Chairman's Blog

How Much Regulation Is Too Much?

December 03, 2019

How Much Regulation Is Too Much?

America is a country full of smart people with really great ideas. And when smart people make money from their great ideas, they often invest in the great ideas of other people. The benefits are felt worldwide.

Take Uber. It’s an idea that reduced transportation costs for millions while giving hundreds of thousands the chance to own a decent car and make a few extra bucks.

In most cities, Uber gives you a choice. You can select anything from a luxury SUV to a compact car you share with others. You pay appropriately. Uber provides customers better service at less cost in cleaner cars. That’s how competition works. That’s part of capitalism’s genius.

But as disruptive ideas have from the beginning of time, Uber caused a lot of angst among those with a vested interest in the status quo. Taxi drivers were the first to scream bloody murder when Uber descended upon cities like New York, New Orleans, San Francisco and Dallas.

Taxi drivers find no comfort in Uber’s competitiveness. Faced with the need to change their ways or make less money, taxi drivers did the same thing special interests always do when threatened with competition: They turned to intimidation and force. In other words, they asked government to get involved.

And in many cities and states, liberal politicians complied; happy to do so given taxi companies found it easier to make large contributions than modify their business. Mayors, city council members, legislators, and governors have declared war on Uber, ladling on regulations and prohibitions in an effort to raise Uber’s costs and make their existence difficult.

One interesting thing I’ve seen personally as the Uber battles raged on is that taxi drivers have cleaned up their act, literally. Their cabs are cleaner and they actually shower before their shift. Their clothes are laundered, they’re faster to help with luggage, and many have installed GPS so they’re less inclined to gouge customers by taking the long way around.

Still, UBER continues to be cheaper than taxis, at least partly because in many cities local politicians have allowed cab companies to add a surcharge of up to $3.00 per ride to help pay fuel costs. Odd given the decline in fuel costs, except where politicians have artificially driven up costs by charging new or higher taxes on gas.

Still those surcharges help increase the price of a taxi ride so to compensate politicians are now imposingnew taxes and fees on ride-sharing companies like Uber.

In Boston, under the guise of protecting the environment, the Mayor wants to collect .20 cents on every Uber type ride-share –plus a new 6.25% sales tax on every fare collected. He says the proceeds will be split between taxi companies and local government. WHAT? I’d love to know how much the cab companies contributed to this guy’s campaign war chest.

In New York City, a virtual subsidiary of cab companies, city officials mandate that Uber pays drivers as employees rather than contractors. That way Uber is forced to pay the minimum wage, provide benefits, and withhold taxes. So much for the right of drivers and Uber to negotiate a deal they’re both willing to operate under.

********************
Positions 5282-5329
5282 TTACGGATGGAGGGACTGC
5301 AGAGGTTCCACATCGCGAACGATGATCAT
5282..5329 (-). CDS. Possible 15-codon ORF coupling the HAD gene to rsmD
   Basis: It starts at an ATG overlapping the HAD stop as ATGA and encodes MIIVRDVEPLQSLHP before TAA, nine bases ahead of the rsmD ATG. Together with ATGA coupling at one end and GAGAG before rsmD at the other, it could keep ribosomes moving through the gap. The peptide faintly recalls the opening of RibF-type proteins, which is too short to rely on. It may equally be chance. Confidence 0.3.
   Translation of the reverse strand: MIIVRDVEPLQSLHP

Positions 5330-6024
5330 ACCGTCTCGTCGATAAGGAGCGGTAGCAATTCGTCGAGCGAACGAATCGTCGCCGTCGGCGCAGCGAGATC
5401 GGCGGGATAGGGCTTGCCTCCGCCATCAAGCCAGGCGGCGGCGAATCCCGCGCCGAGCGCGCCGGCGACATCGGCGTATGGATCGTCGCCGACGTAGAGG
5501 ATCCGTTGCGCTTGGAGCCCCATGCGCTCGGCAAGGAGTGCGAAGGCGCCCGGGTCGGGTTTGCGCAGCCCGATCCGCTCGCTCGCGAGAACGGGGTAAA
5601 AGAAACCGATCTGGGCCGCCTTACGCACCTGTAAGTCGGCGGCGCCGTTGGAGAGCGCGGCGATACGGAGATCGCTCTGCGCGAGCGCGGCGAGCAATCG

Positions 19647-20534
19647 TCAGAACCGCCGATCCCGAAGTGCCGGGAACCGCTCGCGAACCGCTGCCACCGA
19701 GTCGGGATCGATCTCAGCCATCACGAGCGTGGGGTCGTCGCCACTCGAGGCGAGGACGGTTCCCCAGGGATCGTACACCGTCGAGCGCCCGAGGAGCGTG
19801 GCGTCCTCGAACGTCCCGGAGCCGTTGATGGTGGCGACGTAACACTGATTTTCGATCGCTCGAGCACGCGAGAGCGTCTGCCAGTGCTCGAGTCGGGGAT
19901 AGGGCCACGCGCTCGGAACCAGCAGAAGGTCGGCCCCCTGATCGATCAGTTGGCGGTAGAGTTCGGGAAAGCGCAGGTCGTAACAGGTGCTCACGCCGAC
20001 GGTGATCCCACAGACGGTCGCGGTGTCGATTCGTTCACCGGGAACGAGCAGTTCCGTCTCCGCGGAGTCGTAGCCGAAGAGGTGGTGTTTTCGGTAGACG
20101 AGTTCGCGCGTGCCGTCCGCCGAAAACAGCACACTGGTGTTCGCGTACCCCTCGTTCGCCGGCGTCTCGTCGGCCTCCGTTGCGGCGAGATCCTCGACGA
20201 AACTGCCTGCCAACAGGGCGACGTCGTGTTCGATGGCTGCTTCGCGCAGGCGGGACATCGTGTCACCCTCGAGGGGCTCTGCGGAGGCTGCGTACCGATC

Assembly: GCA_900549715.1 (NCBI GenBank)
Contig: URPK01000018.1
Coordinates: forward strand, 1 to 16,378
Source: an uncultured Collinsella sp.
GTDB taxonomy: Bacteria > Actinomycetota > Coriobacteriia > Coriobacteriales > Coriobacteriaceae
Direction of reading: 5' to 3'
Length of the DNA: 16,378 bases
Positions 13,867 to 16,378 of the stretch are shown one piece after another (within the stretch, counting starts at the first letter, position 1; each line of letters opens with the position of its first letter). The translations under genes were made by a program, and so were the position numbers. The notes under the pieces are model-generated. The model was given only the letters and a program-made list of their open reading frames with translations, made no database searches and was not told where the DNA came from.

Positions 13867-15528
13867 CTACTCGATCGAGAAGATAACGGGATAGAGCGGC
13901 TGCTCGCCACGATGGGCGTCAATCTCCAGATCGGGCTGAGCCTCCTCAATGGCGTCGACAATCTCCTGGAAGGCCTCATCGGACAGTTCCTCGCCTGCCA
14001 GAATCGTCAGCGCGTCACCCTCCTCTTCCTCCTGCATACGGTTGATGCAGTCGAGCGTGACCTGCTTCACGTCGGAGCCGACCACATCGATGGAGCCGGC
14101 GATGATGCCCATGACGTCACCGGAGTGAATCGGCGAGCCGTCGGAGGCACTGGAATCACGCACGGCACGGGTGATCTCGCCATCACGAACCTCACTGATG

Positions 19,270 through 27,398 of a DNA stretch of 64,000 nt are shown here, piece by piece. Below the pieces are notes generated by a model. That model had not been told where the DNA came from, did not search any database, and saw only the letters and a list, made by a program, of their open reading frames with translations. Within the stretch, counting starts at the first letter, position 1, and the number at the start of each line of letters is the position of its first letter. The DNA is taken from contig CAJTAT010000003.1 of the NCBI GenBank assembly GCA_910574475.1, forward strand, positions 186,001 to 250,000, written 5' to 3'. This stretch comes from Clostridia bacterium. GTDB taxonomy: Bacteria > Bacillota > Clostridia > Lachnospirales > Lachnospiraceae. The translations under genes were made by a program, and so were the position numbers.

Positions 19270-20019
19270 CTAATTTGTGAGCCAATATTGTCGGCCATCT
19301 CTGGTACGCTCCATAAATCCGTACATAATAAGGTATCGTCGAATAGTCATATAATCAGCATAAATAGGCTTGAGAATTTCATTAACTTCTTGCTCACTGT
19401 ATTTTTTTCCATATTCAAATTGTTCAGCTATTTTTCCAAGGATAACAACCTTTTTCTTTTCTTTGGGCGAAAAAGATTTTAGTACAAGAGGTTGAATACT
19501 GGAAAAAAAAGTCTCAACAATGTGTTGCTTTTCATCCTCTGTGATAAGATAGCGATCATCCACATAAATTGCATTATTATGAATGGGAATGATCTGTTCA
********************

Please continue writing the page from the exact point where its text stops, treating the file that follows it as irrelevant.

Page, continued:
In Los Angeles, politicians are thinking aboutan outright tax on Uber’s riders. They say higher taxes on Uber-users will reduce traffic and pollution. Maybe. Or maybe it’s just another way politicians can pick the pockets of residents and tourists. And, of course, politicians also enjoy the added bonus of rewarding their corrupt cab company supporters.

It’s nothing new really. Despots and monarchs have been picking winners and losers for millennia. In the 20th century it was called fascism. What’s new is that, until recently, Americans would not have accepted it. I remember the days when Americans cheered for the best. The best idea, the best widget, the best company. No more.

These days we expect government to stack the deck in favor of one group over another, and not just in the sphere of economics and business, but in politics as well. It’s poor against rich, elderly against young, men against women, black against Asian against white, urban against suburban, everybody against everybody else.

But at least when it comes to commerce, we not only expect government’s interference, we accept it.

When government stays out of our business, consumers win. We win with lower costs, more innovation, greater productivity, better opportunities. Conversely, when government get in the middle and unfairly regulates companies, we experience higher taxes, increased prices, less innovation, and poorer quality.

Whether healthcare, education, economics, or Uber — government regulation limits choice, reduces freedom, and adds costs. It removes the freedom both sides have to find a deal that serves their mutual benefit – buyers and sellers, companies and contractors, and employers and employees. Over-regulation always fouls things up. The long, sad history of human beings exercising legal force over their neighbors shows it always will.

John Philip Sousa IV

John Philip Sousa IV is an entrepreneur, political activist, author and accomplished business person. John has worked in the financial services industry for over 40 years, built a highly successful marketing company, ran for congress at age 24, and in 2016 created and led the successful movement to draft Dr Ben Carson into his candidacy for President of the United States. John is author of John Philip Sousa, A Patriot’s Life in Words and Pictures and Ben Carson, RX for America.